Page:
The facility is being built on a former Cadbury factory site – and will carry little space for paper-based records. Rather, more room will be made for mobile devices, self-serve kiosks and sensor systems.
“We are trying to implement new technologies and solutions well before the hospital opens. From a change management perspective, I want staff to be comfortable working in that digital environment before the doors open,” said Southern District Health Board executive director of people, culture and technology Mike Collins.
“Health planners have run hundreds of workshops around future models of care, and running all through that is how technology can help influence improvement, flow and change.
“It’s about breaking down the silos between primary, community and secondary care. When you have conversations about patient pathways, you’re really talking about flows around the health system.”
Chair of the Clinical Leadership Group, doctor John Adams, added: “It’s certainly clear to me that this is not just about building a physical hospital. It’s about building on the moves that have already been made around how the hospital works, and how it relates with primary care and the whole plan of health services in the region and the South Island.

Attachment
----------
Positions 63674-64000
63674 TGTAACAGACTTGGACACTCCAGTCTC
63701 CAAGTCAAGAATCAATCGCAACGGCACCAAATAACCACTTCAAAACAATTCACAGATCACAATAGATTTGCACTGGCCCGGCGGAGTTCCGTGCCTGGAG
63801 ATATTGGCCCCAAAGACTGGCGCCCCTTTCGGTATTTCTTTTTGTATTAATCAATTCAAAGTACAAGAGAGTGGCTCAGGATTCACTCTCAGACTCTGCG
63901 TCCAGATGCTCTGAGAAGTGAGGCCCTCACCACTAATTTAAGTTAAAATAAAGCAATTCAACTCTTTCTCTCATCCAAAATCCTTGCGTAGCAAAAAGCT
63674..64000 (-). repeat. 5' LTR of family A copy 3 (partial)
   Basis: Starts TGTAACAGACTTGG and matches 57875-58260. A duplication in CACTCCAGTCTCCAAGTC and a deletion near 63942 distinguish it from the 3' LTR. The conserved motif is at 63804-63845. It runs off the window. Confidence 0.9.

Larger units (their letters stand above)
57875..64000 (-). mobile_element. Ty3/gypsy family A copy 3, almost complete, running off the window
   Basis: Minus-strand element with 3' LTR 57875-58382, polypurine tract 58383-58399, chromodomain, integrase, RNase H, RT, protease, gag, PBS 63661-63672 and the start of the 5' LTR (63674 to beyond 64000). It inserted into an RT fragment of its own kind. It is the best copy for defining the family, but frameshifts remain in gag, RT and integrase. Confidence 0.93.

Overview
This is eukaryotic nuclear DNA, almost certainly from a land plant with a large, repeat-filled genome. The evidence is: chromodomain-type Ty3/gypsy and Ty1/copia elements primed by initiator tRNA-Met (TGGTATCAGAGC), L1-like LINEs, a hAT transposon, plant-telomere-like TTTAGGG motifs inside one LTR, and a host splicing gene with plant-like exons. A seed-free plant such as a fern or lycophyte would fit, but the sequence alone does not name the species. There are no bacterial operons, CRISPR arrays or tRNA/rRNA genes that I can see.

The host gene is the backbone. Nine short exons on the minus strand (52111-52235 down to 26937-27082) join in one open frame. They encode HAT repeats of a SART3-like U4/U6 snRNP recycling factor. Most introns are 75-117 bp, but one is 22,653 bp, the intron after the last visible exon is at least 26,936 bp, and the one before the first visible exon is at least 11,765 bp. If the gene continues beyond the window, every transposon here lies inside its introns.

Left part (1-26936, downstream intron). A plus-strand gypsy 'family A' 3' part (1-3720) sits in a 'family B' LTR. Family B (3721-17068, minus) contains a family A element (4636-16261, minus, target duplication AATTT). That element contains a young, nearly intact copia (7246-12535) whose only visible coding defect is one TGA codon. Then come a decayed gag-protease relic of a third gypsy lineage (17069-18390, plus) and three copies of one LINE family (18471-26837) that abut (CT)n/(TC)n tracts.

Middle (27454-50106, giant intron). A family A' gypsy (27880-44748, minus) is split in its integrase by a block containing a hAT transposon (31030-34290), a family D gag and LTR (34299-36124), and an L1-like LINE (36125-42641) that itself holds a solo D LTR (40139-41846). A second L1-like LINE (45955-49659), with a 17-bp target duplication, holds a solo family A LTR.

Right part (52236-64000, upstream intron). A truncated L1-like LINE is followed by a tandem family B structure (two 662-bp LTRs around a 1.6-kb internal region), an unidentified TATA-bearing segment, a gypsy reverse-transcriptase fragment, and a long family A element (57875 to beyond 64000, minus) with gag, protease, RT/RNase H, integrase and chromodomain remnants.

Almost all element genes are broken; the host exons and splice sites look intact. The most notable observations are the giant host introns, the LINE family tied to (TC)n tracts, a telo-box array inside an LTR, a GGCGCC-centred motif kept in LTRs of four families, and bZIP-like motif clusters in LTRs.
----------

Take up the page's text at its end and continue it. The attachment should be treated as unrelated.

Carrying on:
The New Dunedin hospital is going to be a really important cog in the whole of the health services in the South Island. Part of the planning will be about how the clinicians continue to develop those exciting new ways of collaborative functioning, both internally and externally.”